Did you ever think that the reason you didn’t get the job is because of the things you said in the interview?

As a recruiter, I’ve conducted thousands of interviews in my career and heard every good, bad, or indifferent response you can imagine to the questions I pose.

Here are just a few examples and comments around situations I’ve experienced in interviews over the years that took a candidate from the penthouse to the outhouse within a matter of seconds.

1) No matter how comfortable you are and how well you feel the interview is going, one or two inadvertent f-bombs/s-bombs will certainly take you out of the running especially if its close between you and the other candidate(s).  New York Times bestselling writer Harvey Mackay wrote a recent column about this subject entitled, “Clean Up Your Language!”  Do you really think an employer is going to risk hiring someone who is prone to slip and let profanity creep into conversations with their clients that are so hard to come by?

2) When you refer to other people as references, mentors, and friends during the interview, make sure you do you research and understand if they have any negative history with the people or company you are interviewing with.  About 4 years ago I had a situation where I interviewed a candidate who kept referring to a mentor of his who had taught and continued to teach him advanced internet security skills.  What he didn’t know was the fact that his mentor had been fired 6 months earlier by our biggest client for hacking.  Needless to say, I did not move him forward in the interview process and what’s worse is that he was the #1 candidate by far.  My bosses felt it was too risky to move forward with him given his association with someone our client felt was a security risk.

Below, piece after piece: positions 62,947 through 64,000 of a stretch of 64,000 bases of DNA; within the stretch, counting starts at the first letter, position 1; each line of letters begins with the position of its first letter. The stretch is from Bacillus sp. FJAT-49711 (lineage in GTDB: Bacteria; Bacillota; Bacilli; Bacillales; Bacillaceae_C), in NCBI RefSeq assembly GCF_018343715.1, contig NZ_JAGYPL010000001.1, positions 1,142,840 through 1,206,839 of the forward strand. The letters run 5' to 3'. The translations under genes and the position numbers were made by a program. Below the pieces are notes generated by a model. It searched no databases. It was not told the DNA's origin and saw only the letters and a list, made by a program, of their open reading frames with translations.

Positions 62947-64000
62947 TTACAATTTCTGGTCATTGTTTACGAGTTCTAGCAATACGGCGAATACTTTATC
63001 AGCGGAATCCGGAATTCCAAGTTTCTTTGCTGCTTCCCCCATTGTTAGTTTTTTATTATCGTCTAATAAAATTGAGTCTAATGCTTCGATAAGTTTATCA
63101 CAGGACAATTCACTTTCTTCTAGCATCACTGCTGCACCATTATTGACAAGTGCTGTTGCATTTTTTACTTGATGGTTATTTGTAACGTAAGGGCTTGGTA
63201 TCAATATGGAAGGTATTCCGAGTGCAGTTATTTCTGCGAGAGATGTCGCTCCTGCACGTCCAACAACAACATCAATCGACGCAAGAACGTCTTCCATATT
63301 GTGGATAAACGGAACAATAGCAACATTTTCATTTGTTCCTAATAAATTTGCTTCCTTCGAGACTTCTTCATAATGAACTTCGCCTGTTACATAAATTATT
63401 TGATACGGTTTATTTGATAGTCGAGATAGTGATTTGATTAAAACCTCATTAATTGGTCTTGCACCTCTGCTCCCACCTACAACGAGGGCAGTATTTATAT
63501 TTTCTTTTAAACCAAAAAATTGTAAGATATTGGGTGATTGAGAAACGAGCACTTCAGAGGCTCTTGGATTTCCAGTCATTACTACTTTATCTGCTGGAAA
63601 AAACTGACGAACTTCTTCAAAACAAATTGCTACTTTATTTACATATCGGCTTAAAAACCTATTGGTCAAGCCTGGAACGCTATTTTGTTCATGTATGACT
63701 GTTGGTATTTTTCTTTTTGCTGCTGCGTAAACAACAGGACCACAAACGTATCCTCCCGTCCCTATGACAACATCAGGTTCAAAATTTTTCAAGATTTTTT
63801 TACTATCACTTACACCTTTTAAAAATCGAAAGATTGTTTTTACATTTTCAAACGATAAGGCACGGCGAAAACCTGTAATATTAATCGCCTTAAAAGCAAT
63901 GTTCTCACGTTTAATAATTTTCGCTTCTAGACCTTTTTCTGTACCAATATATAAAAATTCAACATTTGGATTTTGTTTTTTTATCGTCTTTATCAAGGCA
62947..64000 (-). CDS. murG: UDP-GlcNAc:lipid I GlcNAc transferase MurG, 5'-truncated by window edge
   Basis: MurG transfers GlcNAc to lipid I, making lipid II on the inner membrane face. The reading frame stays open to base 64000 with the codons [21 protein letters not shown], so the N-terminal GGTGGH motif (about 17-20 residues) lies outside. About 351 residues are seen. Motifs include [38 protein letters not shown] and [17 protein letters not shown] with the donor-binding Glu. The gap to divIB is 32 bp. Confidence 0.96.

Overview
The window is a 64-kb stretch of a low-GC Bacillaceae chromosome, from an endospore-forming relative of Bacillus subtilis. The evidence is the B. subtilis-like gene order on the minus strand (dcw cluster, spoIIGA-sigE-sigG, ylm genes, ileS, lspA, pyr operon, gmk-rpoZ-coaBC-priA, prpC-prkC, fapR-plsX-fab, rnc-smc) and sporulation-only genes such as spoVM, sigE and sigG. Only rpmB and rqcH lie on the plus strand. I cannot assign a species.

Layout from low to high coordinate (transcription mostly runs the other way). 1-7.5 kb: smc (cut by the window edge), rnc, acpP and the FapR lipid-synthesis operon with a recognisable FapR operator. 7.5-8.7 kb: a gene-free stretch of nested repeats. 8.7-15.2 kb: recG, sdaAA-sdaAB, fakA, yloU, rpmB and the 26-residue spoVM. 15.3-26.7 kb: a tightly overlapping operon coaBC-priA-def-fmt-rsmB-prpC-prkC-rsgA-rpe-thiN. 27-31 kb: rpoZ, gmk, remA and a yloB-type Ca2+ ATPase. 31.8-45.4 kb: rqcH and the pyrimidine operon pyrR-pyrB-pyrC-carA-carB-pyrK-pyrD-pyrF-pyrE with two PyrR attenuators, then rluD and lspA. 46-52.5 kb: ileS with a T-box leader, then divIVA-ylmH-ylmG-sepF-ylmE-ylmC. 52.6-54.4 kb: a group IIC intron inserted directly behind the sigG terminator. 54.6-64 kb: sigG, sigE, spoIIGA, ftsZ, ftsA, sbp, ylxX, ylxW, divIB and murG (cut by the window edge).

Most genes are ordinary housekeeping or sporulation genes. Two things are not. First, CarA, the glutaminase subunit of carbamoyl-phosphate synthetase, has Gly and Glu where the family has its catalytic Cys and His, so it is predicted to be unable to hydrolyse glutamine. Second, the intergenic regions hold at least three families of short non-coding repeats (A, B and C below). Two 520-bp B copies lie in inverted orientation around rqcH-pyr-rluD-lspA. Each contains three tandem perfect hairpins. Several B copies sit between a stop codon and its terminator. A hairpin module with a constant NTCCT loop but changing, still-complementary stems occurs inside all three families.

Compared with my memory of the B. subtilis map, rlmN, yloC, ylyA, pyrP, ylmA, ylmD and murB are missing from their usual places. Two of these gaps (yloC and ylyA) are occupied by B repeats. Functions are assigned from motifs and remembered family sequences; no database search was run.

3) In the past 10 years we have seen downturns in hiring, most notably after 9/11 and most recently since mid-2008.  This has forced people to be open to relocation more than ever before as a way to obtain a job.  In addition, national recruiting has become more common and so has cross cultural recruiting.  On a number of occasions the following situation appeared during financial negotiations with one of these candidates.  Just remember to keep your language simple, professional, and slang free.

Me: “Do you have a salary range in mind?  I want to make sure we are in the ball park before we continue because I don’t want to waste your time if we’re far apart”.

Candidate: “We’ll be fine as long as the rate is competitive and you don’t try to Jew me down”

Regardless of whether this type of comment is acceptable in certain circles, it’s never acceptable in an interview.  In this case the candidate had no idea whether I was Jewish or not, and had no clue his slur was offensive.  Although he was a great technical resource, he was never going to be hired by my company after using that language.  From region to region, slang terms may be acceptable. However, in an interview you should do your best to remove it from your vocabulary so it won’t hurt you (easier said than done).

4) Speak in language that you are comfortable with during the interview when you are answering questions.  If you don’t use $10 words in every day conversation, you shouldn’t use them in the interview as a way to impress people as it has a tendency to backfire.  It usually ends up sinking your chances when the interviewers recap after you leave.

These are just a few examples that resulted in the decision to reject highly qualified candidates from contention for job opportunities.

Interviews are tough enough to come by given the competition that continues to occur in most employment situations. So remember, Once you say it, you can’t take it back.